"Higher-than-usual demand" for Imax screenings of library content amid cinema reopenings in such markets as China "is a potentially solid early indicator of movie-going behavior coming out of the COVID-19 industry shutdown," says B. Riley FBR's Eric Wold.
Imax Corp.'s strong box office share with library titles, such as Harry Potter and the Sorcerer's Stone, which won the weekend in China, led one analyst on Monday to laud the company's "impressive" performance.
Reiterating his "buy" rating and $18 price target on Imax's stock, B. Riley FBR analyst Eric Wold wrote in a report: "Although the reopening of movie theaters within China initially has been driven by re-released library films, we believe the higher-than-usual demand for Imax screens with even this library content is a potentially solid early indicator of movie-going behavior coming out of the COVID-19 industry shutdown — and one that plays into our positive thesis around Imax Corp. as a beneficiary of both that behavior and a blockbuster-heavy film calendar over the next 12-18 months."
The Sorcerer's Stone this weekend dominated the Chinese box office with a $13.4 million take as Hollywood re-releases continue to look to entice people to return to recently reopened cinemas. That performance pushed the total weekend box office in the country to $21.9 million, the best performance since China's cinemas reopened four weeks ago with limits on the number of screens and strict social distancing measures due to the novel coronavirus pandemic.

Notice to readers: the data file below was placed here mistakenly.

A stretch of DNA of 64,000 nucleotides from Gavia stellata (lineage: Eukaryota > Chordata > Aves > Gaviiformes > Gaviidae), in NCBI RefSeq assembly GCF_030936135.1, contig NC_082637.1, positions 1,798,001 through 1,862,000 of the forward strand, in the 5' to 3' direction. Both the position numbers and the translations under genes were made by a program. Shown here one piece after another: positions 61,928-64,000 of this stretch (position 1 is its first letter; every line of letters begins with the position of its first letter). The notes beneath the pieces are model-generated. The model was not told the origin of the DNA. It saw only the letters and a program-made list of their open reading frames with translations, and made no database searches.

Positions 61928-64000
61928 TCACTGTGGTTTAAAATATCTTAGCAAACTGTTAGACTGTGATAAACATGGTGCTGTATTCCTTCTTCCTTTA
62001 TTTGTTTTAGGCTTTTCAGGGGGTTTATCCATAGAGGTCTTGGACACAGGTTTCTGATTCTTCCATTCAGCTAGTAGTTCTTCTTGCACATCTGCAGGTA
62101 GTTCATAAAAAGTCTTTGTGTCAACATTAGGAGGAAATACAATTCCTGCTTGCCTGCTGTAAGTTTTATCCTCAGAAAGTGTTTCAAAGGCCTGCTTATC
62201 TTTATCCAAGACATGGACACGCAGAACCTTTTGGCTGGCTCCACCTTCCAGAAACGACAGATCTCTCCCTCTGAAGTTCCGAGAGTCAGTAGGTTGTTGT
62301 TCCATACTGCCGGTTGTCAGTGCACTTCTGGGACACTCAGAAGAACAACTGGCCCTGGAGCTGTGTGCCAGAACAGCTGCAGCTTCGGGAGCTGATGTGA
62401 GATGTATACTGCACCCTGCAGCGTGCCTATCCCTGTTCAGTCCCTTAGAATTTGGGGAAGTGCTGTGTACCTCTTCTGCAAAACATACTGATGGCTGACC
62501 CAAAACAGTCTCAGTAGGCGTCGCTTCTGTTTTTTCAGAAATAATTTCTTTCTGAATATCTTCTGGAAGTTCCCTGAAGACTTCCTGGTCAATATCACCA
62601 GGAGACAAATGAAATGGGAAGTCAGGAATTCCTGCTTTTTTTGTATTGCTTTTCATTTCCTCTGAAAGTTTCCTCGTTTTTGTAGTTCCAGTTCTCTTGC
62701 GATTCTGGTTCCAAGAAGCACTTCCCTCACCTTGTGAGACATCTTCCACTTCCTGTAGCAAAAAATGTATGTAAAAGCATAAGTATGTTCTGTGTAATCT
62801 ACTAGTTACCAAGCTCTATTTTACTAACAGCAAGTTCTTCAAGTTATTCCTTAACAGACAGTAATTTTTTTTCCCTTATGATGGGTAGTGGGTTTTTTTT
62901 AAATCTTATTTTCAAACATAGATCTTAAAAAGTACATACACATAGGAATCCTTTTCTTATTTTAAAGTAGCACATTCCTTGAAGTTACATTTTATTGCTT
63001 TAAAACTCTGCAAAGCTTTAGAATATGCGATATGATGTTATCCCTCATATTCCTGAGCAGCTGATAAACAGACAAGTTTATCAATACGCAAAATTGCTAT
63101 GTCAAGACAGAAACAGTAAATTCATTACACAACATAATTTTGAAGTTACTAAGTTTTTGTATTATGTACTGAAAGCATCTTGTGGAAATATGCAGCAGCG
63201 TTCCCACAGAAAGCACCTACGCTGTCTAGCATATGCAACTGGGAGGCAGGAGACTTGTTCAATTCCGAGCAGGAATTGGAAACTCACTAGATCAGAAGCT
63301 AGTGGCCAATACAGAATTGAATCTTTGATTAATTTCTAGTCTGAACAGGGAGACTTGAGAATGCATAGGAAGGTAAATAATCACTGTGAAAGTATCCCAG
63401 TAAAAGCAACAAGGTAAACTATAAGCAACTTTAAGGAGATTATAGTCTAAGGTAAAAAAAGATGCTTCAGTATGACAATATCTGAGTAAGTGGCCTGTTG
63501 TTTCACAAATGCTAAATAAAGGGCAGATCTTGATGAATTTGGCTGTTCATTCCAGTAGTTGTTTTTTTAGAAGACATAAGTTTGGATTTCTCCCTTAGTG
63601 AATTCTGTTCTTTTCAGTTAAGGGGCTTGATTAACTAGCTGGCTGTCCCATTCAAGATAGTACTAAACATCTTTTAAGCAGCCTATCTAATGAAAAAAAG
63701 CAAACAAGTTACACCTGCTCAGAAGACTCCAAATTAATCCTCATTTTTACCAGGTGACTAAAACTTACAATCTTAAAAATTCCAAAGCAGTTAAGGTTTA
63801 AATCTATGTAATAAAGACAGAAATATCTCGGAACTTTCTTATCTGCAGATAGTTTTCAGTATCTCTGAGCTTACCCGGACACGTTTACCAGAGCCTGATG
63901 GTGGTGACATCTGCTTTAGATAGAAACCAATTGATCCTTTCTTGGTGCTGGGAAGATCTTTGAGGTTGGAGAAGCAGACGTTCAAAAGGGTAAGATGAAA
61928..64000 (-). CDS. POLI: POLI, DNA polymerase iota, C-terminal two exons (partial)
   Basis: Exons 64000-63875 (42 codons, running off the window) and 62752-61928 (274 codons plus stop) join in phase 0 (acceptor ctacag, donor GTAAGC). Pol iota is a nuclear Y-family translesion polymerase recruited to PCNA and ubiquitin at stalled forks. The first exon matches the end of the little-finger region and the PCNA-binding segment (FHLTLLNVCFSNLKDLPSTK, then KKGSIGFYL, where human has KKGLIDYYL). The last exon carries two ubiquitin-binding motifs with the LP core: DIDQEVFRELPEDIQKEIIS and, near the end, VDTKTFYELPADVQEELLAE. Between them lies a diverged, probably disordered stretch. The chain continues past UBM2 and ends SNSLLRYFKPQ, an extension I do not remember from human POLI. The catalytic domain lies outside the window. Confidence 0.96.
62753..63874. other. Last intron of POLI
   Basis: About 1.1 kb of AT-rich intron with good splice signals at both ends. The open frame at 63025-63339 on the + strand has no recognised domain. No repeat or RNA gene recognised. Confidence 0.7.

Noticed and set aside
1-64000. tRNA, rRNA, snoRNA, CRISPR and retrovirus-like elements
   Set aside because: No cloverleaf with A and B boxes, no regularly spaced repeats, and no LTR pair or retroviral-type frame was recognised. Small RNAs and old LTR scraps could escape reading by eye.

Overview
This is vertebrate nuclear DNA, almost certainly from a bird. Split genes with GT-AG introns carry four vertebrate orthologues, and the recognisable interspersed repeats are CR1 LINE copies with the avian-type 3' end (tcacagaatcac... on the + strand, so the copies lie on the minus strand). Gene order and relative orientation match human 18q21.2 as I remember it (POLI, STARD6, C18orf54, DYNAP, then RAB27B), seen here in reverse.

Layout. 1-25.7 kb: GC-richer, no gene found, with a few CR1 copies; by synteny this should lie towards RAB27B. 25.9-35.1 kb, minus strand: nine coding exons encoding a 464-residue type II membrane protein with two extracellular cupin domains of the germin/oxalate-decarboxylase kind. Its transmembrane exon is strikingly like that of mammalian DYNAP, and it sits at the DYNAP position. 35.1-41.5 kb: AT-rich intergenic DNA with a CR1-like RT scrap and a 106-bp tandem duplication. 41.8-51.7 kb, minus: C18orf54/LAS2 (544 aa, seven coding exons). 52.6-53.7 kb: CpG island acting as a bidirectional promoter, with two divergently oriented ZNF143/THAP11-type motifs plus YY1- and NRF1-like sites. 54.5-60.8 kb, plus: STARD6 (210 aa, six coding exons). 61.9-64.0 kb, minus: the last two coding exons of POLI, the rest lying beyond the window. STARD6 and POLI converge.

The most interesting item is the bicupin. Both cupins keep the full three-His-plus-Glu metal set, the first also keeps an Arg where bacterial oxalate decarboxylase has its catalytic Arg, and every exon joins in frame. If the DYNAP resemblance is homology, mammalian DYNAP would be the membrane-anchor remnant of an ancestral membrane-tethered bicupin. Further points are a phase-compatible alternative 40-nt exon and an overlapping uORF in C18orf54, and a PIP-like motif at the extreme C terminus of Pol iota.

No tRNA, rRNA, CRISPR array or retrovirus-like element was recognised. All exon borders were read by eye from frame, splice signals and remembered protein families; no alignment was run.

Wold highlighted in his report: "Over this past weekend, the re-release of Harry Potter and the Sorcerer's Stone in China generated $2.1 million from 594 Imax screens, or 15 percent-plus of the film's overall box office total in the country."
In addition, the re-release of Inception globally generated $640,000 from 181 Imax screens, "or around 40 percent of the film's overall box office total of $1.6 million from 2,850 screens," the analyst noted. "While these percentages would be impressive for opening weekend box office revenues for major blockbuster films, we believe the fact they are being generated from films that are 19 and 10 years old, respectively, and available on numerous other formats is even more impressive."
Concluded Wold: "As consumers begin returning to theaters globally in the coming weeks (with U.S. theaters for the major circuits scheduled to open the majority of their locations this month), we have speculated that consumers would increasingly gravitate toward premium and higher-quality movie-going experiences, such as Imax."
Article written by Georg Szalai for The Hollywood Reporter.